Correction is a means of setting boundaries. Correction is synonymous with refinement. All great teachers use correction. It isn’t possible to do anything well without pulling correction out of the tool box. Correction is NOT the same as discipline or punishment. The proper use of correction is always a gift that builds confidence.
Andie Eisenberg is a gifted cowgirl poet. This is one of the best poems I have ever read – horsey or otherwise. It speaks not only to the sacrificial service our horses offer us, but the unknowable sacrifice Christ made for each of His own.
“No Hoof, No Horse”
Sooner or later most horse folks meet or hear about a horse that is dangerous or unstable. People who own such horses seldom wish to keep them but have no idea how to get them off of the feed bill honorably. Every horse person has an opinion about every horse question. This problem is no different, but here’s the unvarnished truth.
Every trainer and clinician gets asked about handling horses that don’t tie or sit back when they are tied. It’s a universal problem because there isn’t a perfect answer. Here are the three basic options when your horse won’t tie or pulls back.
Children and horses are often taught that the rules of behavior at home are different than those expected in public. When new friends come over for Sunday dinner children are told to use their “company manners.” Children are asked to exhibit a higher standard of etiquette, restraint, and attention than they did the other 160 […]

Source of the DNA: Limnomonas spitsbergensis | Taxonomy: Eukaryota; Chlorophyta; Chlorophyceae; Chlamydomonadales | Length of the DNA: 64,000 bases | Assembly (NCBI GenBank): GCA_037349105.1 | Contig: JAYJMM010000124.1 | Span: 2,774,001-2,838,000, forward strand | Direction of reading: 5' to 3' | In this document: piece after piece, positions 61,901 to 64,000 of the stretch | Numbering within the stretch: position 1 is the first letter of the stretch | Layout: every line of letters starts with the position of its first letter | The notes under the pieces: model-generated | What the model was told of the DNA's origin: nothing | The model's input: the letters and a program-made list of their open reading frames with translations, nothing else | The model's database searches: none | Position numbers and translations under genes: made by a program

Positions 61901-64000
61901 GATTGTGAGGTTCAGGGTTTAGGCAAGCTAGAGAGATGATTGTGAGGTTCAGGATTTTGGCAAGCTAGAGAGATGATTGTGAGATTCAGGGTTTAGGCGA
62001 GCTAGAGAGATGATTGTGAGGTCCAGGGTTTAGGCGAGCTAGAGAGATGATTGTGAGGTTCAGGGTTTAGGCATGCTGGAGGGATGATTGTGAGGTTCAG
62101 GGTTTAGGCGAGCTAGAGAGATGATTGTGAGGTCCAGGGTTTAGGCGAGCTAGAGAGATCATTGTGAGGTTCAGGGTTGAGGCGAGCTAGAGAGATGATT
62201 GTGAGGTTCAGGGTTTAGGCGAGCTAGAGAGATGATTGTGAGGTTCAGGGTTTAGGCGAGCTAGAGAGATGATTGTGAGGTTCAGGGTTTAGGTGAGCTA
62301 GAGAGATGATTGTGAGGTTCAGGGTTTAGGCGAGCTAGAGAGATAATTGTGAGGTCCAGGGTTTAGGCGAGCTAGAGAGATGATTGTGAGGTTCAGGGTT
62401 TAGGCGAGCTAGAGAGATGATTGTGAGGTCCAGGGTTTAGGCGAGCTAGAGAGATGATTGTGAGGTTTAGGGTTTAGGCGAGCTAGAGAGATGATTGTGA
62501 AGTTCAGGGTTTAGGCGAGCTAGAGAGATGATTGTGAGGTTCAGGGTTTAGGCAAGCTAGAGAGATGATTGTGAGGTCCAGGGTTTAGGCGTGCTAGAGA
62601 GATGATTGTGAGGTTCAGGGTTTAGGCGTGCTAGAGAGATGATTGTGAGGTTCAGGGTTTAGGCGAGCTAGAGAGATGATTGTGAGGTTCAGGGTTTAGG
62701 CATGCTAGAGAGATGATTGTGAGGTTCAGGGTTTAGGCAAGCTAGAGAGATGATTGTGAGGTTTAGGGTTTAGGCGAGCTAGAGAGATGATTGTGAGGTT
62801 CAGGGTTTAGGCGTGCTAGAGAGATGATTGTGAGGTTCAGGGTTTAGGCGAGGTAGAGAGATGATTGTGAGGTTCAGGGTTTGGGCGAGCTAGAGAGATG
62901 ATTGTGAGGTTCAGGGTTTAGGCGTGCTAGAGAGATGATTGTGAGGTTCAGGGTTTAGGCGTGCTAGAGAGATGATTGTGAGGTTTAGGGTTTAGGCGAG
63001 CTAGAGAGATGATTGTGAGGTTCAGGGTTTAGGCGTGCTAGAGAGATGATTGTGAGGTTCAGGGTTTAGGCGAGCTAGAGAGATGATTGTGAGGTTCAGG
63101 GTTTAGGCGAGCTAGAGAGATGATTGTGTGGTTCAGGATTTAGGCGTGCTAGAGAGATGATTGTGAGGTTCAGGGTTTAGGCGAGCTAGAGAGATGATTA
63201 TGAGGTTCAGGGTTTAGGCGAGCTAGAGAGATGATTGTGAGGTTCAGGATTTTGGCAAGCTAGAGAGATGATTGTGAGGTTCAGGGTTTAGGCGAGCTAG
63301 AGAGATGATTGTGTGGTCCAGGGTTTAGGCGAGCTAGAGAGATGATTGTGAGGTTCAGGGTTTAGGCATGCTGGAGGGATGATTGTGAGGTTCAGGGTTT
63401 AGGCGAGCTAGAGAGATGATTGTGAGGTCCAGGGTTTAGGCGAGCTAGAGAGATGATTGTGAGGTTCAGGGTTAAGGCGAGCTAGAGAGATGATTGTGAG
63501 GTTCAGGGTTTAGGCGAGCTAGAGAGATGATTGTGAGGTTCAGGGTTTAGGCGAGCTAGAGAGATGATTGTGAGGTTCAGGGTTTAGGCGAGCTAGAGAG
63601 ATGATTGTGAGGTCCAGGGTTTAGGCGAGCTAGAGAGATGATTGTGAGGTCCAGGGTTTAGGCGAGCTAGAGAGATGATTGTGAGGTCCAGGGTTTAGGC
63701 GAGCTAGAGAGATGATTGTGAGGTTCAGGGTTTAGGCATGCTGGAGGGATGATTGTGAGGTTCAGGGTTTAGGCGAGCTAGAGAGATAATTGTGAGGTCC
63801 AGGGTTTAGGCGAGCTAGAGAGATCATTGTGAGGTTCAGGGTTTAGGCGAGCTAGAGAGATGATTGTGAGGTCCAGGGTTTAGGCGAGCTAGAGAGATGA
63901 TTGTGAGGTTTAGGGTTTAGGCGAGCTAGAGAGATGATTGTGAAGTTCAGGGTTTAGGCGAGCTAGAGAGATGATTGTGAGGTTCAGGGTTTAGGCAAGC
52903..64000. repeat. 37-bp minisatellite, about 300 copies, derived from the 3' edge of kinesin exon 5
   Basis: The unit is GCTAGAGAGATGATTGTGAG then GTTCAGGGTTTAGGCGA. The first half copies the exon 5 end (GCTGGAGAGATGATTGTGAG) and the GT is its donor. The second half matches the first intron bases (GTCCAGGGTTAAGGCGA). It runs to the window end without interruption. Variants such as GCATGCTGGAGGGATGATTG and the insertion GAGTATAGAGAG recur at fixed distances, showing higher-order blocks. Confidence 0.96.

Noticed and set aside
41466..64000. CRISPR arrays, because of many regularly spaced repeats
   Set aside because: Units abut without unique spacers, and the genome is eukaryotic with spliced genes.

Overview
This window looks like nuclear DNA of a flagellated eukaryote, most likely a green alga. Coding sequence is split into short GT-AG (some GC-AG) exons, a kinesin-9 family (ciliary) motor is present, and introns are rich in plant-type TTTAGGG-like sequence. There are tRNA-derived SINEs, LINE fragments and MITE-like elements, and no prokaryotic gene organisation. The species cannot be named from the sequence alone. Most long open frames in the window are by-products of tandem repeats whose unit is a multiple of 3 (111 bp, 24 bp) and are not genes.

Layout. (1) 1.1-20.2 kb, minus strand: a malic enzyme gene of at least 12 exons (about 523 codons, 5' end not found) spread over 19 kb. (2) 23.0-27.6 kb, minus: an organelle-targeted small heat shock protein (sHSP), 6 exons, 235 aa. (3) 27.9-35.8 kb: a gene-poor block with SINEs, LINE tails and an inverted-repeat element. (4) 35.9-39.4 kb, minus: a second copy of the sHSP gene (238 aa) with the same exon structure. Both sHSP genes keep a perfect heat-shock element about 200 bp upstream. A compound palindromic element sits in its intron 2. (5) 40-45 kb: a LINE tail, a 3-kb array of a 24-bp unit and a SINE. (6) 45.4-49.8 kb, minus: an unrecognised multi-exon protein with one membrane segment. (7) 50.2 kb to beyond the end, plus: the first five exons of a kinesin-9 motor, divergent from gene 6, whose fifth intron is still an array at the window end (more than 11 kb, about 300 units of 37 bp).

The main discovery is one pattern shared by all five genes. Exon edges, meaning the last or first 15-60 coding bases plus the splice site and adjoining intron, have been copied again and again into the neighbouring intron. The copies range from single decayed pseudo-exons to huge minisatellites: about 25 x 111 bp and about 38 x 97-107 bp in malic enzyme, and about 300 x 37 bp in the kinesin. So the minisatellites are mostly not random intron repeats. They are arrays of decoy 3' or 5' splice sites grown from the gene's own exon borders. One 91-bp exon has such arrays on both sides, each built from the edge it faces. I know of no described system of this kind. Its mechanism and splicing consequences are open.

The difference between transformative relationship and all other relationships is that the principals are changed – they are transformed from what they were to something new, something more. Not only are the individuals changed, but the once clear line of separation has blurred.
The primary characteristic of transformative relationships is endless commitment.
I wonder about a lot of odd things. This morning I realized I had “fried” my brain in much the same way I fried that of my first show horse, General Silver, some 25 years ago. In the course of my morning wonderment I came up to a question about ADHD and video games. I’m going to ask for your opinion since I don’t have an answer to the question.
This article compares the basic “commands” Jesus gave to His disciples with the four basic “commands” we give to our horses. Read on a bit further and you’ll begin to realize that rarely will these four be used in a commanding manner.
Jesus tells us we must be as little children to enter the kingdom of heaven. This short story perfectly illustrates the simple wisdom and common sense of third graders.
From the mouth of little children we learn the simple difference between being fair and being effective.